At The NeuroEdge Brain Performance Center we can accurately image the brain and detect abnormal brainwave patterns. One of the most accurate tools to measure the functioning of the brain is an EEG (electroencephalogram). At our Fairfield Connecticut center, we use EEG with sLoreta. This cutting-edge technology called sLoreta has capabilities to measure, in real-time, electrical function deep within the brain’s cortex. By using this advanced EEG sLoreta technology, we can evaluate whether an injury has occurred, as well as whether brainwave patterns associated with metabolic imbalances and overall brain dysregulation are present.
An electroencephalogram (EEG) measures the brain’s electrical activity, giving medical professionals a window into brainwave patterns and their balance or imbalance. The NeuroEdge Brain Performance Center uses one of the most sophisticated EEG imaging technologies known as live sLORETA, which can—unlike typical EEGs that show only surface electrical activity—measure electrical patterns deep within the brain’s cortex in real time.
An EKG (an electrocardiogram) measures electrical activity of the heart. An EEG (electroencephalogram) measures the electrical activity of the brain.
An MRI or a CT scan shows us the structure of the brain, whereas an EEG is a functional image of the brain. If somebody has a frank injury that can be picked up, like a tumor mass or a bleed in the brain, that can be shown in a CT Scan or an MRI, which shows us the structural image of the brain. However, if someone has Attention Deficit Disorder or anxiety or depression, an MRI or CT Scan is going to look normal. With an EEG, we look at the way the brain functions or “talks to itself.” We look at how the different areas of the brain communicate with each other and seek to learn if these different areas of the brain communicate efficiently or communicate in a way that brings the best cognitive function. So, while a CT scan will show that everything is normal in a person with ADHD, an EEG will show that that person has an electrical dysregulation in certain areas of the brain.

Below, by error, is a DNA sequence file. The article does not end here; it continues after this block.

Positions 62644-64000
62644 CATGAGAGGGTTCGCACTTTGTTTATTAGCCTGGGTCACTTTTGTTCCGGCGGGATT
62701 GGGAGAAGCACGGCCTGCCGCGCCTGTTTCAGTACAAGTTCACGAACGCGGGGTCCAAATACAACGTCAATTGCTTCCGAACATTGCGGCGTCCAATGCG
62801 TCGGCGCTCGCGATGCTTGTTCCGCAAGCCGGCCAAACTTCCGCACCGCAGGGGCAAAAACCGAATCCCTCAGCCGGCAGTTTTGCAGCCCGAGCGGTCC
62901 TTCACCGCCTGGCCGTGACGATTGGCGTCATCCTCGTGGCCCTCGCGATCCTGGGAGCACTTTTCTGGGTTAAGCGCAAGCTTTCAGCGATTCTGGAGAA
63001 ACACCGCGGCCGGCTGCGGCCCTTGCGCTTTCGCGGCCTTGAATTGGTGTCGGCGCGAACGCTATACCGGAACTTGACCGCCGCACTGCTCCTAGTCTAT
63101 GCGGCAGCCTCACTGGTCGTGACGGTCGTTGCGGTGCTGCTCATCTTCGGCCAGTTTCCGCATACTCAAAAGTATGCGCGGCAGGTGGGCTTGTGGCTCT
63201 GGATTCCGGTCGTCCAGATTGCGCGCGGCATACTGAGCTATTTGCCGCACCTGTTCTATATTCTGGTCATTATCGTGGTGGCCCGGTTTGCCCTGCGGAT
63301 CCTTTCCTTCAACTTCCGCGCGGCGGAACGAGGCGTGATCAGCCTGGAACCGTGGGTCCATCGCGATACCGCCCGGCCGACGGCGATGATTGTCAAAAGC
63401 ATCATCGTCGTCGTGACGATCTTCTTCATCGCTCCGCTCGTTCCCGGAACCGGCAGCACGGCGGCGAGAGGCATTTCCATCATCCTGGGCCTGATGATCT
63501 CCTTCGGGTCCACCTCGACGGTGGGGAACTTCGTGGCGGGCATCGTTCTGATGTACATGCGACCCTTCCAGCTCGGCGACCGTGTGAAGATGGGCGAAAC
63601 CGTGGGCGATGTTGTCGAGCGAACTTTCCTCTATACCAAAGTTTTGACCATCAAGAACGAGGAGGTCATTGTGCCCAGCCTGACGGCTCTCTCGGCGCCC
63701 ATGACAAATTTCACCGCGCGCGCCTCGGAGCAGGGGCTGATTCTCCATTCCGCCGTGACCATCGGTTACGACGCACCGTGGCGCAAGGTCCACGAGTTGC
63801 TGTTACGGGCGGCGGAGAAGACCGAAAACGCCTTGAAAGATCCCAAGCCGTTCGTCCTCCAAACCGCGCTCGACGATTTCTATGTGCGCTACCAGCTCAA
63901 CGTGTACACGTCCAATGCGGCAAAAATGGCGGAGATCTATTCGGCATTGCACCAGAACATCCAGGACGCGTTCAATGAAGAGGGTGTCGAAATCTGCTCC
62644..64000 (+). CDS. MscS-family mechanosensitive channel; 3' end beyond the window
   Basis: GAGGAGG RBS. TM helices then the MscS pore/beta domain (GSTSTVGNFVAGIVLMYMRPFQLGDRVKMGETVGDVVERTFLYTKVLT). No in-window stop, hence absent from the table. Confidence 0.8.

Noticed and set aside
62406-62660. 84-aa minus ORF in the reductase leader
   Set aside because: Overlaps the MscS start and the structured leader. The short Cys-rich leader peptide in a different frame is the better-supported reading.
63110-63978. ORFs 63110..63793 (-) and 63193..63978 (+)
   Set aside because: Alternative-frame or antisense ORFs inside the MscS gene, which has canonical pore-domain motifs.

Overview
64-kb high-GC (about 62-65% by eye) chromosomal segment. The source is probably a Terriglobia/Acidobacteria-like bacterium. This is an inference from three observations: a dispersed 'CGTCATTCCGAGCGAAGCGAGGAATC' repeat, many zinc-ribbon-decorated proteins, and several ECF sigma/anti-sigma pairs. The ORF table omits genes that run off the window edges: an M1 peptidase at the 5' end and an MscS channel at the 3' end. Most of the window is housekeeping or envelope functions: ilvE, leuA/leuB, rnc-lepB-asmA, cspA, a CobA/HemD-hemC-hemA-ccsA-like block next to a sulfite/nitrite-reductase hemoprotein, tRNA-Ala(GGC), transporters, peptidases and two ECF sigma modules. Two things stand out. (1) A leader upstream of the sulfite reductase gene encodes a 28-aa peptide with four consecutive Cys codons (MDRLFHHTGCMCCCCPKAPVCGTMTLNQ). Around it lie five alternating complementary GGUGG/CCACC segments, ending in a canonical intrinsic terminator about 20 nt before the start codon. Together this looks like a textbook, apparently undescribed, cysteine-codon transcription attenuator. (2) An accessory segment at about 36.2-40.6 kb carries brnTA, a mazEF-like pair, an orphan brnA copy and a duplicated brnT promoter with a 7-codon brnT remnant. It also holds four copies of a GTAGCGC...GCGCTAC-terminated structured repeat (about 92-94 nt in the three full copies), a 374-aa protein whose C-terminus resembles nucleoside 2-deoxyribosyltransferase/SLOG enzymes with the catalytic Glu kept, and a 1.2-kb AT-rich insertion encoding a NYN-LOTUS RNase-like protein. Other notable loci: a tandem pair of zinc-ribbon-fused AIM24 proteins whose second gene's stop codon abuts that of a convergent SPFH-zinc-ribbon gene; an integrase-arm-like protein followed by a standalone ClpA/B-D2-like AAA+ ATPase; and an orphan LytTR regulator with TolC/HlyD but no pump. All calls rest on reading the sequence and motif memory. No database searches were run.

The actual recording of the EEG doesn’t differ. In general, when a neurologist or a physician runs an EEG in the hospital, they are usually looking for seizure activity or more pathological abnormalities. A seizure would show a very large dysregulation. An EEG taken in a hospital is usually not looking for a subtler brain network communication nor are they looking for the subtler aspects of a person’s brain performance, like we do at the NeuroEdge Brain Performance Center.
When we look at a raw EEG, we look at the different brain wave patterns. To record an EEG session, a special soft cap containing electrodes with a conductive gel will be positioned on your head to read neuronal activity at specific standardized locations. No electricity goes to your head nor will you experience any discomfort. For 10-20 minutes, electrical activity is measured with the patient’s eyes closed and then open. Brainwave patterns differ from eyes open and eyes closed; for instance when your eyes are open your brainwave patterns shift your attention from yourself (eyes closed) to the world around you (eyes open). On the computer screen, the real-time raw brain waves are displayed, where we look at the frequency (Hz), amplitude (height of the waves) and shapes of the waves. There is always more than one wave being produced at one time!
The brain, with its millions of specialized nerve cells communicates with the body via subtle electrical impulses that travel up and down the spinal column. These electrical impulses initiate everything from thought to movement. Using EEGs, doctors and researchers have been able to “listen in” to these whispers of the brain. In doing so, there has been established both normal and abnormal brain wave states for various states of consciousness.
When thinking of brain waves and states of consciousness, one can use the analogy of a piece of music.
There are many parts, from the bass to the high notes all being played at various pitches and volumes. If the bass or strings are much louder than the other instruments or if they are playing faster or slower than the other instruments, the piece of music might sound off. The brain is a masterful frequency generator that has different types of “music” or frequency patterns, depending on what function or state of consciousness is needed.